Now, I couldn't relate to that sermon. My wife said to me, "I don't know, I think I need my minister to actually believe there is a God." I'm just sayin'. But do I condemn Unitarian Universalists? No. Do I think they're any less American? No. Do I have a problem with any of them being President? No. Do I want the guy who's being -- who's President of the United States to be a decent human being, to share my values? My values include believing in God. Would I have a problem being President? Depends on the atheist. If it's an atheist like what's his name have "In God we trust" off all the coins. I personally think we need a guy who will fall to his knees and pray, but you know how many Presidents we've had like that? In the last few, very few. Oh, they'll line up to go to church. They'll line up and, you know, hey, look at me, I'm going to church. I don't care if you go to church. I care if you live a decent life. I don't need to see you at church. I need you to be a decent human being. And here's Mike Huckabee doing, I think, some of the most insidious stuff I've ever heard, and you better wake up, America, because you've got a guy who's willing to do anything he has to do anything he has to. He'll use God to stop somebody else who believes in God, just on his God. He'll do anything he has to, but he'll do it in a -- he won't even do it in a full frontal assault. I mean, at least the Mullahs have a spine. At least the Mullahs don't dance around it. At least the Mullahs say, I'm going to chop your head off because you're not Muslim enough. Mike Huckabee doesn't even have that. He'll go into this article from the New York Times and say, "Did you hear? I heard this. I don't know if people are aware of this." And then when the New York Times asks him, "So wait a minute, what does that mean exactly?" "Oh, I don't know. Everybody has to decide for themselves. You know, that's -- you should -- I shouldn't have to defend their faith or explain their faith. Maybe they should."

Are you kidding me? What, are we in the fourth grade? Are we in the fourth grade?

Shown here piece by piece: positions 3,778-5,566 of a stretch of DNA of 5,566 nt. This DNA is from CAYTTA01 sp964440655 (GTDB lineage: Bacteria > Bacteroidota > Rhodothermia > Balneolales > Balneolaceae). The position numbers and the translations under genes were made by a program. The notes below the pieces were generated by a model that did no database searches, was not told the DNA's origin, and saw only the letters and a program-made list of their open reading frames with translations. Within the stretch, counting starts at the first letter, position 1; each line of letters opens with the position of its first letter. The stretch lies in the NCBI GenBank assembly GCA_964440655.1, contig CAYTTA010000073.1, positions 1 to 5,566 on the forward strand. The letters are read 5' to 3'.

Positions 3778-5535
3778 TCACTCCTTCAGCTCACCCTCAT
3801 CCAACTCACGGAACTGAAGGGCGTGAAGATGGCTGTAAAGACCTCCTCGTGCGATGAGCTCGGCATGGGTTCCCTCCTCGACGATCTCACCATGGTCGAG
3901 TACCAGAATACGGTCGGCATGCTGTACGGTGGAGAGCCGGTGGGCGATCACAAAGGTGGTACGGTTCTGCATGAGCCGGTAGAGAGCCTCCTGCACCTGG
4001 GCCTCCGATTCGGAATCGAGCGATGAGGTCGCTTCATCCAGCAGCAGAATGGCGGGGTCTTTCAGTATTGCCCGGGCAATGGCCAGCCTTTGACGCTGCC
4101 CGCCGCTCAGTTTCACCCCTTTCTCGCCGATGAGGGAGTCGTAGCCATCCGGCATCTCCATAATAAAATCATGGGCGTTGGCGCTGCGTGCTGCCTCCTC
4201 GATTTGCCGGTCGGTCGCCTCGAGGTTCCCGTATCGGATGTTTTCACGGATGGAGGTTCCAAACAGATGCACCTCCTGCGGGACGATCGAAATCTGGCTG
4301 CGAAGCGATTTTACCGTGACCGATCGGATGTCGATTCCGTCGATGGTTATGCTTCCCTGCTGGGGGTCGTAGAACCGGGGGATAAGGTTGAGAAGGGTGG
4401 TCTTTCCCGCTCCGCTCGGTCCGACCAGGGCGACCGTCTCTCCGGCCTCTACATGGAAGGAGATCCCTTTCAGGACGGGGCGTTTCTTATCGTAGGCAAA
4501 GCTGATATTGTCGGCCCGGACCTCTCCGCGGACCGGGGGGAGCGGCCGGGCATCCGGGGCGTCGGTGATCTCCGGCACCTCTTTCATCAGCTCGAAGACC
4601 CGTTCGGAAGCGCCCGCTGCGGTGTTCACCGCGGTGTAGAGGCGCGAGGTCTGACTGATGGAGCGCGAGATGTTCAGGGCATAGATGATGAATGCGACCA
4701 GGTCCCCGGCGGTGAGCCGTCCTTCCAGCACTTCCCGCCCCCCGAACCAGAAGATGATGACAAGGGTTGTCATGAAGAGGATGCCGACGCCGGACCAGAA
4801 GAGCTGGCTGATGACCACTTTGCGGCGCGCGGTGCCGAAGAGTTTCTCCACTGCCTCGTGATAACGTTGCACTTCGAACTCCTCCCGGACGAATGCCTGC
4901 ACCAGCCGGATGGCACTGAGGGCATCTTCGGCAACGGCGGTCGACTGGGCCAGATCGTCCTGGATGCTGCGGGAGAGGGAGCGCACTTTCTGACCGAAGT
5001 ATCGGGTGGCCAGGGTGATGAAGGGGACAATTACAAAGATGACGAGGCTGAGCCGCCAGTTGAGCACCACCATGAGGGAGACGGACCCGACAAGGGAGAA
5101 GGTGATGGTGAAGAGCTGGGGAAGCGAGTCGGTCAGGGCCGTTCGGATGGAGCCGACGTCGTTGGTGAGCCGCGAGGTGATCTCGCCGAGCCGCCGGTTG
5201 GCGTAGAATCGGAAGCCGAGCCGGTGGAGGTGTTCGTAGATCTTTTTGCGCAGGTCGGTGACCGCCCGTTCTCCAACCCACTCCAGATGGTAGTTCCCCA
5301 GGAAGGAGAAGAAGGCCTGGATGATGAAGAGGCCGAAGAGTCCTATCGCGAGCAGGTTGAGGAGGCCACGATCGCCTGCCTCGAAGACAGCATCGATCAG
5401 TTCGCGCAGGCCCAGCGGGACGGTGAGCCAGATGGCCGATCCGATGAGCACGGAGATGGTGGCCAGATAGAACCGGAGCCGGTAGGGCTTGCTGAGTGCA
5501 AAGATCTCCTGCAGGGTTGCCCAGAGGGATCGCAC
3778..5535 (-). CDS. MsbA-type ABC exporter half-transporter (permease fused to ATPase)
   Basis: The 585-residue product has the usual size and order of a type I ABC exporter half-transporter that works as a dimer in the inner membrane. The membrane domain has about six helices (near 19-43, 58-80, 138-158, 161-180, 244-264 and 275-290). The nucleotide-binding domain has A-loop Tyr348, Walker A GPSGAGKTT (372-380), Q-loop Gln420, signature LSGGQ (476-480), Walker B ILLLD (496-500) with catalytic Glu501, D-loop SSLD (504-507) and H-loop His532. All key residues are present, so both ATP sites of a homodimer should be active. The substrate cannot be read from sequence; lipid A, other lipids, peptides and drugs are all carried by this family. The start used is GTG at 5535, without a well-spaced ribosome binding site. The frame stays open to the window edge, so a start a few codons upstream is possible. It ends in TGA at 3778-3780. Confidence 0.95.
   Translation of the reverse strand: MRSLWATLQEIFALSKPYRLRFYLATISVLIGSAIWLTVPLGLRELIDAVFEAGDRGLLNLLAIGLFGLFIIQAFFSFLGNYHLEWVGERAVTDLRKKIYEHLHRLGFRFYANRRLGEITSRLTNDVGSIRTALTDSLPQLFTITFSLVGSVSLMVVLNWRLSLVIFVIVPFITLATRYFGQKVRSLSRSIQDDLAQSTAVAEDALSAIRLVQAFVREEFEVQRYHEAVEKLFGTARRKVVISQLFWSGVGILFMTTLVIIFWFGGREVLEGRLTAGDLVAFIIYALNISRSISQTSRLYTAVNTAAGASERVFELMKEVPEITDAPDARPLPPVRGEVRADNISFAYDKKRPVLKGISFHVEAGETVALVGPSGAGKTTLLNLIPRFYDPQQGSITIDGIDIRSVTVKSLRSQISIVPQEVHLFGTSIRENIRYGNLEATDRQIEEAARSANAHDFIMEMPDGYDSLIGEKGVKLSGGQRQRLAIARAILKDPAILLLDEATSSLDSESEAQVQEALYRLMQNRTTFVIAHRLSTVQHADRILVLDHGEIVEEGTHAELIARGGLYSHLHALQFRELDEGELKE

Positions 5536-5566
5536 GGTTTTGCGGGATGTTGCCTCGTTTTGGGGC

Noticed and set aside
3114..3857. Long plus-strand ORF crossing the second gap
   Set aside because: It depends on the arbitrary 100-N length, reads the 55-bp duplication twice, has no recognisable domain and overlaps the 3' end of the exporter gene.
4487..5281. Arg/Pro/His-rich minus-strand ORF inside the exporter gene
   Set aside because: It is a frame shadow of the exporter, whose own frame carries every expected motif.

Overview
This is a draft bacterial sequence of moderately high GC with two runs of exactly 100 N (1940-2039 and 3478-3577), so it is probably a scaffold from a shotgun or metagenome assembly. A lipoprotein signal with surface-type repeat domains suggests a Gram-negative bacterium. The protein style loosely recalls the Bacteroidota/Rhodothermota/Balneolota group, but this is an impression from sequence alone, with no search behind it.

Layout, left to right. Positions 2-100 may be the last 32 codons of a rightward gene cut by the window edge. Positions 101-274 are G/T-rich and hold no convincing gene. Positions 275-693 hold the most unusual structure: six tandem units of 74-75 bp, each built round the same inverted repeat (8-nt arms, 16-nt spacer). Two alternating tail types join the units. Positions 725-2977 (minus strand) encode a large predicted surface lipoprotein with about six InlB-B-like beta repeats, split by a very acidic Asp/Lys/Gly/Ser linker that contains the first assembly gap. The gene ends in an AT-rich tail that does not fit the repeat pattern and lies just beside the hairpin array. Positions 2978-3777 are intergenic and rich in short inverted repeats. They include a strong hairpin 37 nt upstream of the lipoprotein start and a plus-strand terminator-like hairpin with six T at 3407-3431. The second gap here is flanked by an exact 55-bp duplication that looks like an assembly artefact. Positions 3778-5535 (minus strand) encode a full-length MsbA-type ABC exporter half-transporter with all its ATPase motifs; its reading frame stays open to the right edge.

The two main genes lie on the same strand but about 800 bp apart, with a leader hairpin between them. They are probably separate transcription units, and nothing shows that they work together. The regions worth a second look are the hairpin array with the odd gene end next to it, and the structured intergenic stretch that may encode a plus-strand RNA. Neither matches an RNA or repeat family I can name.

STU: Glenn, at the very least isn't this essentially he's doing that good old classic Howard Dean trick of, look, a lot of people say if Bush was responsible for 9/11. It's out there. I don't know.

GLENN: Exactly, exactly right. I'm not saying, I don't know -- I keep hearing people say this. I mean, I don't know. Did you hear? Did you hear? George Bush was responsible for 9/11.

You know, when Howard Dean first said that, 97% of America was outraged when they heard that. Not just those who had a political axe to grind. They weren't outraged that they said that about George Bush because there's a lot of people who said, oh, well, that's a great one. Yeah, that's a great one. But what they didn't see is the ramifications of that. Now you've got 13% of the American people thinking that the United States of America was responsible for the bringing down of the World Trade Center, 13%. And I'm telling you these people are dangerous. There is twice the number of people that believe the United States of America brought down the World Trade Center here in America, twice the amount of Americans that think that we never landed on the moon. Those nut jobs are only 6%. 13% say this was an inside job. Oh, it was all cool when it was just about politics, but you've given these people credibility. You've given these people credibility and I'm telling you they are some of the most dangerous people in America. These 9/11 Truthers, look out, America.

Now, who would you like to give credibility to today? Who do you want to give credibility to? How else can we tear each other apart? In a time where we all need to be brought together and we need to stop the divisiveness, and this is what I thought I liked about Mike Huckabee. I'm looking for a guy that is not a divider, and you can say all you want, "Oh, I don't divide." Actions speak louder than words. Don't talk to me about your theology. Show me that you understand who Jesus Christ is by living his words, by bringing him into his life.

Hey, Dan?

DAN: Yes.

GLENN: You and I don't agree on theology, do you?

DAN: Not exactly.

GLENN: I mean, your theology is different than my theology. I think you are a good Christian man. Do you think I'm a good Christian man?

DAN: Absolutely I do. Good, good tree bears good fruit, Glenn.

GLENN: I mean, by their fruits ye shall know them.

STU: Yeah, but Dan, how could you think he's a good Christian man when he believes that Jesus and the devil play Pinochle on every alternate Thursday?

GLENN: Jesus doesn't play cards! I'm just playing to my Baptist base. Next thing you know, you'll have Jesus dancing.

I mean, look. You want to believe that -- whatever. I don't care. I don't care. And this is not about theology. This is some of the most unAmerican stuff I have seen. Good God almighty, have we really come to this? With all of the things that we are debating now, you're telling me that a man's Christian faith, whether Mullah Huckabee says that he is Christian enough to run this country, this is really a standard? This is really, this has something to do with our future, if he's Christian enough?